The November 30, 1957, issue of the Saturday Evening Post Magazine contained an article about the “pizza craze” sweeping the nation. The article explained that pizzas costing between sixty-five cents and $5 were sold at approximately 20,000 pizzerias around the country, each of which … Continue reading "A Measure of Influence"
Was your family affected by the influenza pandemic that occurred a century ago? Chances are good that it was. The pandemic occurred in three waves. The first, from March through July 1918, was the mildest wave with a low number or deaths, but unusual in that it lasted through the early summer. The second wave … Continue reading "In the Grip of La Grippe: Spring 1918, the First Wave"
For more than twenty years I worked on national security policy with a decided emphasis on diseases and natural disasters. Even with my shift into genealogy in 2014, I can’t resist following the news of the novel Coronavirus. I am constantly looking for the signposts of pandemic and following information from health officials … Continue reading "Spanish Influenza Provides Lessons for Coronavirus"
I was researching yesterday on newspapers.com when I found an article in the Kansas National Democrat on Jan 27, 1859, 161 years ago to the day. It details the efforts of the Kansas Territorial Legislature from Thursday, January 20th. In a single day the number of major issues considered was astounding; many … Continue reading "161 Year-Old Article Covers All Aspects of Life"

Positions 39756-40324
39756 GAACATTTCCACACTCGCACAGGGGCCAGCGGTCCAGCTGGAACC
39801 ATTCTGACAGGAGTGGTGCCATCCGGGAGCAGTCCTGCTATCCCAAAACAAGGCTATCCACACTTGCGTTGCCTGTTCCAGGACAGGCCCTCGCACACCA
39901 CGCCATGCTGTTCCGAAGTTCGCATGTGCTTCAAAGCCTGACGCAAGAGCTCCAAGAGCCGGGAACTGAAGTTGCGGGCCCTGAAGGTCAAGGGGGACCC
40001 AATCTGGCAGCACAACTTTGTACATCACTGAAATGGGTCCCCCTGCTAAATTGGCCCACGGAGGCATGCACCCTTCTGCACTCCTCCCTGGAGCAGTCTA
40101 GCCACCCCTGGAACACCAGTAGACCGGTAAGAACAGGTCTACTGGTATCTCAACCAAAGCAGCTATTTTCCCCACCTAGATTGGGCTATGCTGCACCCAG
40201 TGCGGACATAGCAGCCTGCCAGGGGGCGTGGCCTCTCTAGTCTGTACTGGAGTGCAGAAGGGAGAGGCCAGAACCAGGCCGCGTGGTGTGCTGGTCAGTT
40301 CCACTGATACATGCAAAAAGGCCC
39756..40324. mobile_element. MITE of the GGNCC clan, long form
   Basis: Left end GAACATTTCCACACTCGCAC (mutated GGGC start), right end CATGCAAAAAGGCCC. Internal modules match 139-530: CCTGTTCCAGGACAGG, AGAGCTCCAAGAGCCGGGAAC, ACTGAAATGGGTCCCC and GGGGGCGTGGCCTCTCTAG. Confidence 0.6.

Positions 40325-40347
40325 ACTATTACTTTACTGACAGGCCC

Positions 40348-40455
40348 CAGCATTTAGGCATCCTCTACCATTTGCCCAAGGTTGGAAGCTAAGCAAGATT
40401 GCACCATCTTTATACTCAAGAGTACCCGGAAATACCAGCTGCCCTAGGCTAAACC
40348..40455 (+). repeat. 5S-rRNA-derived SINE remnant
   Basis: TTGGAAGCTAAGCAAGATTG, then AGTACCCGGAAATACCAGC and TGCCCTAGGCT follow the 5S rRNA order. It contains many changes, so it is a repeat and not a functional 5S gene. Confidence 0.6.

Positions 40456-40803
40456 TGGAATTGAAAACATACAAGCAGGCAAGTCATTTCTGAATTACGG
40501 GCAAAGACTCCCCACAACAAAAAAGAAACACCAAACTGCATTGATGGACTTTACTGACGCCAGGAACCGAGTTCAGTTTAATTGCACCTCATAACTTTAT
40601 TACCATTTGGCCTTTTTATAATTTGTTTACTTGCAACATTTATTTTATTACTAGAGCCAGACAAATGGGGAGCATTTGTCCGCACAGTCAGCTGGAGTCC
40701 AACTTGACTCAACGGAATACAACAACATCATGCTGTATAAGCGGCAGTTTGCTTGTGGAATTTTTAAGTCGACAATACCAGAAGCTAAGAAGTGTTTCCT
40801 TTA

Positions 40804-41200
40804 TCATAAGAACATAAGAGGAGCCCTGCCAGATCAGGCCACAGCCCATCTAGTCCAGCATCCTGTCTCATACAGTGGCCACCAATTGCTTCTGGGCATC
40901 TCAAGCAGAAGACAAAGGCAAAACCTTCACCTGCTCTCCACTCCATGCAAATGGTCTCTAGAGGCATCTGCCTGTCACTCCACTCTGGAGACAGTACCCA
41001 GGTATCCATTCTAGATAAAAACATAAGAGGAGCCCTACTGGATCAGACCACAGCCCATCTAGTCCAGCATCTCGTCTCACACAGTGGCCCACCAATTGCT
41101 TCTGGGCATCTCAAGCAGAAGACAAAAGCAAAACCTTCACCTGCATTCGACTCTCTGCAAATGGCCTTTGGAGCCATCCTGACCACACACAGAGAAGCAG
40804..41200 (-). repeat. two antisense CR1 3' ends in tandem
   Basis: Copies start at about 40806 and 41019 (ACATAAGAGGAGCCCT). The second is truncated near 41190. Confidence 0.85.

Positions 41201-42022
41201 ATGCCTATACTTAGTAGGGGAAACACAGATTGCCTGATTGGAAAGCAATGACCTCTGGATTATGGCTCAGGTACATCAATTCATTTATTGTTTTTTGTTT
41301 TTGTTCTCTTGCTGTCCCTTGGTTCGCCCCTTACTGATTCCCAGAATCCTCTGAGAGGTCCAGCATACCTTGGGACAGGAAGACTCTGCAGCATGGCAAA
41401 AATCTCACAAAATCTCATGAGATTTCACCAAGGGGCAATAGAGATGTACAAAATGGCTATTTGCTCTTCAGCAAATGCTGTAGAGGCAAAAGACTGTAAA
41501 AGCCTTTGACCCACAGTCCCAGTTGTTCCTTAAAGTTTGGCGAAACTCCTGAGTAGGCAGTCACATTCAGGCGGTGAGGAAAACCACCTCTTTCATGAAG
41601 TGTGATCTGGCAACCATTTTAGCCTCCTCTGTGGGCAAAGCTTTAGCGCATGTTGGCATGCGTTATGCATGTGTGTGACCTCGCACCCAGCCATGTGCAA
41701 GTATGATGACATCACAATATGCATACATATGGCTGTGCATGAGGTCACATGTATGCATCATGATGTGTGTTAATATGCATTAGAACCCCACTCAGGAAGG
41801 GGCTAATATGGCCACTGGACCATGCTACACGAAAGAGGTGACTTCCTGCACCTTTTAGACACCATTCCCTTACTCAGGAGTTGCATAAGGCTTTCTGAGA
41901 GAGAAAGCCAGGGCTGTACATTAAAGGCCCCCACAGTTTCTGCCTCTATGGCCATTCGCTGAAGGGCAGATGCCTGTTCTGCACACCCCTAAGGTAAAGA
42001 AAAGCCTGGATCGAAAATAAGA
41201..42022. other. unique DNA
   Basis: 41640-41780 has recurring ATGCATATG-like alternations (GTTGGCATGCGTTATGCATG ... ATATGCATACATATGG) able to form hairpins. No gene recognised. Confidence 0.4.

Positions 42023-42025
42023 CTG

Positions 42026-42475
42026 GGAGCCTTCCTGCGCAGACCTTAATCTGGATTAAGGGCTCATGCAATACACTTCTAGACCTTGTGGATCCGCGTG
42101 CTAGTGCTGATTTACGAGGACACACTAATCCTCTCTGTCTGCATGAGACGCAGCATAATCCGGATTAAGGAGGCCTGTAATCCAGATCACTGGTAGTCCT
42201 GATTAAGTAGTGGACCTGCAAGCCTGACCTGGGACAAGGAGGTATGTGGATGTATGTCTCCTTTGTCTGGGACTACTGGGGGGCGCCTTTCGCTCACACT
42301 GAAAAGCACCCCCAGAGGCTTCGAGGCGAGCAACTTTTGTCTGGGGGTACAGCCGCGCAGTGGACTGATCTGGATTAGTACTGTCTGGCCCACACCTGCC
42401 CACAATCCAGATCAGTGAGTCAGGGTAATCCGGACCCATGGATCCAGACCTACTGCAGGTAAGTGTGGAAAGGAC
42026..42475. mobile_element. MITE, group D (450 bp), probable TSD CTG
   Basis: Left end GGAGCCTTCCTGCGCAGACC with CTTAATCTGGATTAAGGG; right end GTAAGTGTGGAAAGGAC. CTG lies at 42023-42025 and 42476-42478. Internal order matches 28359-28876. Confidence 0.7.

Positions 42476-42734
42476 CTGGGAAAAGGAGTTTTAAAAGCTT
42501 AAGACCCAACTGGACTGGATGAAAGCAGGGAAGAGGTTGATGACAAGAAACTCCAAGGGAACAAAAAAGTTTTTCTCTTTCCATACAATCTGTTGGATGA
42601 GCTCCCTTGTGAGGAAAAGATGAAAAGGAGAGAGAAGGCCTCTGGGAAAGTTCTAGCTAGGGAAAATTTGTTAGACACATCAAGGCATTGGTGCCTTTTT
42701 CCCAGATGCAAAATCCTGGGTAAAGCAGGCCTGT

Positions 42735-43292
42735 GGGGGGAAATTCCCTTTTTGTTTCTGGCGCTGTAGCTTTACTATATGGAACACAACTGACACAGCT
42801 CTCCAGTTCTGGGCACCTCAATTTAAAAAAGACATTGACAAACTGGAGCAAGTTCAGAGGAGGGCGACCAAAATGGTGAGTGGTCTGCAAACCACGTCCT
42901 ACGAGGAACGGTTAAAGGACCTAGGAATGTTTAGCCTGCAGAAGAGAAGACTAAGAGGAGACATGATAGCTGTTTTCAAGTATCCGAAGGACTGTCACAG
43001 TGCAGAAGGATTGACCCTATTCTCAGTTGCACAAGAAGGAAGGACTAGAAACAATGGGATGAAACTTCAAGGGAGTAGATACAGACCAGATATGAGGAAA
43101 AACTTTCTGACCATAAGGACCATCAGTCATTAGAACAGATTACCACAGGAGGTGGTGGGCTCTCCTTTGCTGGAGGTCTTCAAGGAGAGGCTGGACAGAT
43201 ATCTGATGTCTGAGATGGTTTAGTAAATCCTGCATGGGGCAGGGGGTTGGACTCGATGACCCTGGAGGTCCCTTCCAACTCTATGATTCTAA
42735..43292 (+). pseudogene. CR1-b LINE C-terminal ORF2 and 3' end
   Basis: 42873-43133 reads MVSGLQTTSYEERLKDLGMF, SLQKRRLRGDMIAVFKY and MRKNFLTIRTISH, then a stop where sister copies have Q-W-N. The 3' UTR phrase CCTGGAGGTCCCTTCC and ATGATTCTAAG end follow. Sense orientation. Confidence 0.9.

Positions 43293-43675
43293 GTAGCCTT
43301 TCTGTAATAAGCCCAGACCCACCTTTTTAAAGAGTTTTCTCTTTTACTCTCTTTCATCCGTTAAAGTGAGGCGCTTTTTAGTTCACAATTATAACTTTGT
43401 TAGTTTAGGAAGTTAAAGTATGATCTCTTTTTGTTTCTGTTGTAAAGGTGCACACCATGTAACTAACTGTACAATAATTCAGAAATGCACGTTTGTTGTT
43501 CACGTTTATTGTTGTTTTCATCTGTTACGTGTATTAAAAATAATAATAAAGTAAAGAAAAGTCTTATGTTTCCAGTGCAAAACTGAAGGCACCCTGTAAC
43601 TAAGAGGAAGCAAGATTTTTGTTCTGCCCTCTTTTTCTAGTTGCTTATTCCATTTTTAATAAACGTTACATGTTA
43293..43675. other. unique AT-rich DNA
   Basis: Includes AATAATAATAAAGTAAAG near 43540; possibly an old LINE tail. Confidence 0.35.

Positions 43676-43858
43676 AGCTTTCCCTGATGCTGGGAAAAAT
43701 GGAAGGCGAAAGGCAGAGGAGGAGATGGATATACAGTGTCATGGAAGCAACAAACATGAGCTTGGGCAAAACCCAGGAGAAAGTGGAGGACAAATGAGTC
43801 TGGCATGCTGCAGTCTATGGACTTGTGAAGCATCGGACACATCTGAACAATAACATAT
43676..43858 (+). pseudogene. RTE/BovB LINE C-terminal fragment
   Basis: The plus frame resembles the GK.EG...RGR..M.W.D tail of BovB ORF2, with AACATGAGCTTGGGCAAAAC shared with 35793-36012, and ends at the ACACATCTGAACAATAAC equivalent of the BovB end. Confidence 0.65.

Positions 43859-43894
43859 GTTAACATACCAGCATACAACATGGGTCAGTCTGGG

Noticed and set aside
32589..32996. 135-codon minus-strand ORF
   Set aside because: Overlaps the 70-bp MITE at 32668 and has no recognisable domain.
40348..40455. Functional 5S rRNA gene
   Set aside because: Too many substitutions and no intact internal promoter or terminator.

Although he was born Lewis Arthur Mothersbaugh (1875-1941), our family knew him affectionately as “Uncle Bud.” Bud was married to my great-grand aunt, Maria Magdalena Raiffeisen. I never had the chance to meet him but I have gotten to know him through my grandmother Roma Siegel (1909-1988). As we sifted through Roma’s possessions following her … Continue reading "Uncle Bud (Part 1)"
Part One: The Outbreak
Genealogy is so much more than family trees, records and dates. People’s lives are shaped by the events of their time. One such event is the Spanish Influenza Pandemic. The disease took on many names including “Spanish Influenza,” “Spanish Lady,” “La Grippe” or simply the “Grip.” While it affected virtually every … Continue reading "Grip, Grippe and the Spanish Lady: The 1918-1920 Pandemic"
Grip, Grippe and the Spanish Lady: The 1918 Pandemic and the US Government Response. Lecture at the National World War One Museum and Memorial, Kansas City, Missouri, 12 August 2018.
Blog post Unsung Heroes detailing the actions of nursing students from University of Missouri during the Influenza epidemic.